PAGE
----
Stalin Was Poisoned
Home Up October Revolution Trotsky's Ideology Trotsky - No Angel DeStalinization Speech Another DeStalin Speech Stalin Was Poisoned How Lenin Won Hungarian Rev Put Down Mother of Nicki Returns The Berlin Wall US Commies Open Files

 

Home

The New York Times

March 5, 2003

New Study Supports Idea Stalin Was Poisoned

By MICHAEL WINES


 

MMOSCOW, March 4 Fifty years after Stalin died, felled by a brain hemorrhage at his dacha, an exhaustive study of long-secret Soviet records lends new weight to an old theory that he was actually poisoned, perhaps to avert a looming war with the United States.

That war may well have been closer than anyone outside the Kremlin suspected at the time, say the authors of a new book based on the records.

The 402-page book, "Stalin's Last Crime," will be published later this month. Relying on a previously secret account by doctors of Stalin's final days, its authors suggest that he may have been poisoned with warfarin, a tasteless and colorless blood thinner also used as a rat killer, during a final dinner with four members of his Politburo.

They base that theory in part on early drafts of the report, which show that Stalin suffered extensive stomach hemorrhaging during his death throes. The authors state that significant references to stomach bleeding were excised from the 20-page official medical record, which was not issued until June 1953, more than three months after his death on March 5 that year.

Four Politburo members were at that dinner: Lavrenti P. Beria, then chief of the secret police; Georgi M. Malenkov, Stalin's immediate successor; Nikita S. Khrushchev, who eventually rose to the top spot; and Nikolai Bulganin.

The authors, Vladimir P. Naumov, a Russian historian, and Jonathan Brent, a Yale University Soviet scholar, suggest that the most likely suspect, if Stalin was poisoned, is Mr. Beria, for 15 years his despised minister of internal security.

Mr. Beria supposedly boasted of killing Stalin on May Day, two months after his death. ``I did him in! I saved all of you,'' he was quoted as telling Vyacheslav M. Molotov, another Politburo member, in Mr. Molotov's 1993 political reminiscence, ``Molotov Remembers.''

Messrs. Naumov and Brent dismiss Khrushchev's own account of Stalin's death, in his memoirs, as an almost cartoonish distortion of the truth. With virtually everyone connected to the case now dead, the real story may never be known, Mr. Brent said in an interview this week.

"Some doctors are skeptical that if an autopsy were performed, that a conclusive answer to the question of whether he was poisoned could be found," he said. "I personally believe that Stalin's death was not fortuitous. There are just too many arrows pointing in the other direction."

The book, like most such volumes, paints a chilling portrait of Stalin, at once deeply paranoid and endlessly crafty, continually inventing enemies and then wiping them out as part of the terror that killed millions and kept millions more in the toil that enabled the Soviet Union to leap from czarism to the industrial age.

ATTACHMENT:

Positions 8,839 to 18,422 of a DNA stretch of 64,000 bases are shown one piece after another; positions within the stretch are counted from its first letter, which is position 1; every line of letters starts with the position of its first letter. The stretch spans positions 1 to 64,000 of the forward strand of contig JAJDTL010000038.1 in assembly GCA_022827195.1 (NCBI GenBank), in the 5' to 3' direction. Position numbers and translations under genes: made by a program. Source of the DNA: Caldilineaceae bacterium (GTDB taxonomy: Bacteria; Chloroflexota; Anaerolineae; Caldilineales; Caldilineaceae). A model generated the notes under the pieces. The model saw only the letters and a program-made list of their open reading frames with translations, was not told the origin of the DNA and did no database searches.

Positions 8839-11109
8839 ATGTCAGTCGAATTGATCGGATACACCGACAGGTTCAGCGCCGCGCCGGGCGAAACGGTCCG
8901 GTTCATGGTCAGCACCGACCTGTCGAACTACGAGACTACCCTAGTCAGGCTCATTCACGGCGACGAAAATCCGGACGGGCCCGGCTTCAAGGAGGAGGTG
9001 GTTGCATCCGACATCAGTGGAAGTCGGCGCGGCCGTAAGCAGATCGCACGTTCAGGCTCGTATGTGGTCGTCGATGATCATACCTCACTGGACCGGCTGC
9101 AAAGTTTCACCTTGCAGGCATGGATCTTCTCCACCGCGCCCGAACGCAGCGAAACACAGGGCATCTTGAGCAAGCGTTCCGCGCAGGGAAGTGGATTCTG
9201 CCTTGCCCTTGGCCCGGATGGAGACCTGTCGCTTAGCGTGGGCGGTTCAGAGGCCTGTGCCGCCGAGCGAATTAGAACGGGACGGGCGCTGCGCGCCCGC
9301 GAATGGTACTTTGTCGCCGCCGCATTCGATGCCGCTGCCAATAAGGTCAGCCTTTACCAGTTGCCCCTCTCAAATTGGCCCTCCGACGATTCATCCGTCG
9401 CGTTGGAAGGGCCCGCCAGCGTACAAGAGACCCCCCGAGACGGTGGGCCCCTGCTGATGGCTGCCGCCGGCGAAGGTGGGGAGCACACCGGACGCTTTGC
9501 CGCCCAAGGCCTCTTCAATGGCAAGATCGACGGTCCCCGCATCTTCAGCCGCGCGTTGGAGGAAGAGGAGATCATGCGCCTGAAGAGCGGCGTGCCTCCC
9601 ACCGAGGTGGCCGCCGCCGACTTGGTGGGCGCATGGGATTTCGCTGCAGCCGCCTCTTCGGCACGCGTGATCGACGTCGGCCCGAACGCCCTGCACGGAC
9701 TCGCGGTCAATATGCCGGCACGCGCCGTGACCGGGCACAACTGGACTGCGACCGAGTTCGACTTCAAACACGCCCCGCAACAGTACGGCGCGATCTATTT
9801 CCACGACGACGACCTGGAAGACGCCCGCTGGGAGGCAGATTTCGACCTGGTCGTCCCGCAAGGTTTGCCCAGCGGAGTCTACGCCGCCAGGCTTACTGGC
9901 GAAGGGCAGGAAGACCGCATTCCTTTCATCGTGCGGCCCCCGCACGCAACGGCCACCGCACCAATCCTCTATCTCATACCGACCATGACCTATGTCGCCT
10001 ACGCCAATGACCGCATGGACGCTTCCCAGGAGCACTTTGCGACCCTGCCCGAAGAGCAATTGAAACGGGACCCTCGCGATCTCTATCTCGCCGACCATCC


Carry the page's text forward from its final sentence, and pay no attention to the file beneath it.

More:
Yet modern Russians are torn about his memory. The latest poll of 1,600 adults by the All-Russian Public Opinion Center, released today on the eve of the 50th anniversary of his death, shows that more than half of all respondents believe Stalin's role in Russian history was positive, while only a third disagreed.

By the poll's reckoning, 27 percent of Russians judge Stalin a cruel and inhumane tyrant. But 20 percent call him wise and humane among them the head of the Communist Party, Gennadi Zyuganov, who today compared Stalin to "the most grandiose figures of the Renaissance."

Mr. Brent and Mr. Naumov, the secretary of a Russian government commission to rehabilitate victims of repression, have spent years in the archives of the K.G.B. and other Soviet organizations.

Russian officials granted them access to some documents for their latest work, which primarily traces the fabulous course of the Doctors' Plot, a supposed collusion in the late 1940's by Kremlin doctors to kill top Communist leaders.

The collusion was in fact a fabrication by Kremlin officials, acting largely on Stalin's orders. By the time Stalin disclosed the plot to a stunned Soviet populace in January 1953, he had spun it into a vast conspiracy, led by Jews under the United States' secret direction, to kill him and destroy the Soviet Union itself.

That February, the Kremlin ordered the construction of four giant prison camps in Kazakhstan, Siberia and the Arctic north, apparently in preparation for a second great terror this time directed at the millions of Soviet citizens of Jewish descent.

But the terror never unfolded. On March 1, 1953, two weeks after the camps were ordered built and two weeks before the accused doctors were to go on trial, Stalin collapsed at Blizhnaya, a north Moscow dacha, after the all-night dinner with his four Politburo comrades.